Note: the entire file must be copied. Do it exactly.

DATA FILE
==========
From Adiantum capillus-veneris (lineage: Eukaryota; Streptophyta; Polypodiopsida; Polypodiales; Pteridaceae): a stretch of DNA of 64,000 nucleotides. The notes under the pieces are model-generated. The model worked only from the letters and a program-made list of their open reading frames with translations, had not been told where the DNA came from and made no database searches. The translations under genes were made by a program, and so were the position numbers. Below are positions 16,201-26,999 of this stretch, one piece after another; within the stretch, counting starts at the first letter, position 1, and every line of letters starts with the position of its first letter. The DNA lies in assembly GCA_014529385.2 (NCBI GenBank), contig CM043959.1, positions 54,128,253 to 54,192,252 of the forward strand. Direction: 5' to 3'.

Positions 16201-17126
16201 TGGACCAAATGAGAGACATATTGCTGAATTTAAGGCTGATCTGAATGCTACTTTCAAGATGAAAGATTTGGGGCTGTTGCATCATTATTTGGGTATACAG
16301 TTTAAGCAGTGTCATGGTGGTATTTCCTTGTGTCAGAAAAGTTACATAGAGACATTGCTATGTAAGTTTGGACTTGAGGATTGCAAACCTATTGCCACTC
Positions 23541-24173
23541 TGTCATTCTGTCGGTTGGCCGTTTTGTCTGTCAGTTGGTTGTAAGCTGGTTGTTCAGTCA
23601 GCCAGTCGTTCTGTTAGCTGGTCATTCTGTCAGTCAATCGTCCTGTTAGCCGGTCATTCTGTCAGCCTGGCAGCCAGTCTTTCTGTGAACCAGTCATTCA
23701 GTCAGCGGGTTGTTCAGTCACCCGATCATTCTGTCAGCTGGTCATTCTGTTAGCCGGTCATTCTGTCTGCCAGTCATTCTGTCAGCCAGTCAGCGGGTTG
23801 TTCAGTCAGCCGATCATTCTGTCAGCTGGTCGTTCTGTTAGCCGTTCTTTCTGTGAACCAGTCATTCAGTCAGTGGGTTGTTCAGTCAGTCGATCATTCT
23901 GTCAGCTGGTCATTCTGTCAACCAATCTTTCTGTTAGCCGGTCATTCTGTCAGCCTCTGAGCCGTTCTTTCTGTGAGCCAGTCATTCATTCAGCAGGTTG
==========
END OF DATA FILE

From Adiantum capillus-veneris (lineage: Eukaryota; Streptophyta; Polypodiopsida; Polypodiales; Pteridaceae): a stretch of DNA of 64,000 nucleotides. The notes under the pieces are model-generated. The model worked only from the letters and a program-made list of their open reading frames with translations, had not been told where the DNA came from and made no database searches. The translations under genes were made by a program, and so were the position numbers. Below are positions 16,201-26,999 of this stretch, one piece after another; within the stretch, counting starts at the first letter, position 1, and every line of letters starts with the position of its first letter. The DNA lies in assembly GCA_014529385.2 (NCBI GenBank), contig CM043959.1, positions 54,128,253 to 54,192,252 of the forward strand. Direction: 5' to 3'.

Positions 16201-17126
16201 TGGACCAAATGAGAGACATATTGCTGAATTTAAGGCTGATCTGAATGCTACTTTCAAGATGAAAGATTTGGGGCTGTTGCATCATTATTTGGGTATACAG
16301 TTTAAGCAGTGTCATGGTGGTATTTCCTTGTGTCAGAAAAGTTACATAGAGACATTGCTATGTAAGTTTGGACTTGAGGATTGCAAACCTATTGCCACTC
Positions 23541-24173
23541 TGTCATTCTGTCGGTTGGCCGTTTTGTCTGTCAGTTGGTTGTAAGCTGGTTGTTCAGTCA
23601 GCCAGTCGTTCTGTTAGCTGGTCATTCTGTCAGTCAATCGTCCTGTTAGCCGGTCATTCTGTCAGCCTGGCAGCCAGTCTTTCTGTGAACCAGTCATTCA
23701 GTCAGCGGGTTGTTCAGTCACCCGATCATTCTGTCAGCTGGTCATTCTGTTAGCCGGTCATTCTGTCTGCCAGTCATTCTGTCAGCCAGTCAGCGGGTTG
23801 TTCAGTCAGCCGATCATTCTGTCAGCTGGTCGTTCTGTTAGCCGTTCTTTCTGTGAACCAGTCATTCAGTCAGTGGGTTGTTCAGTCAGTCGATCATTCT
23901 GTCAGCTGGTCATTCTGTCAACCAATCTTTCTGTTAGCCGGTCATTCTGTCAGCCTCTGAGCCGTTCTTTCTGTGAGCCAGTCATTCATTCAGCAGGTTG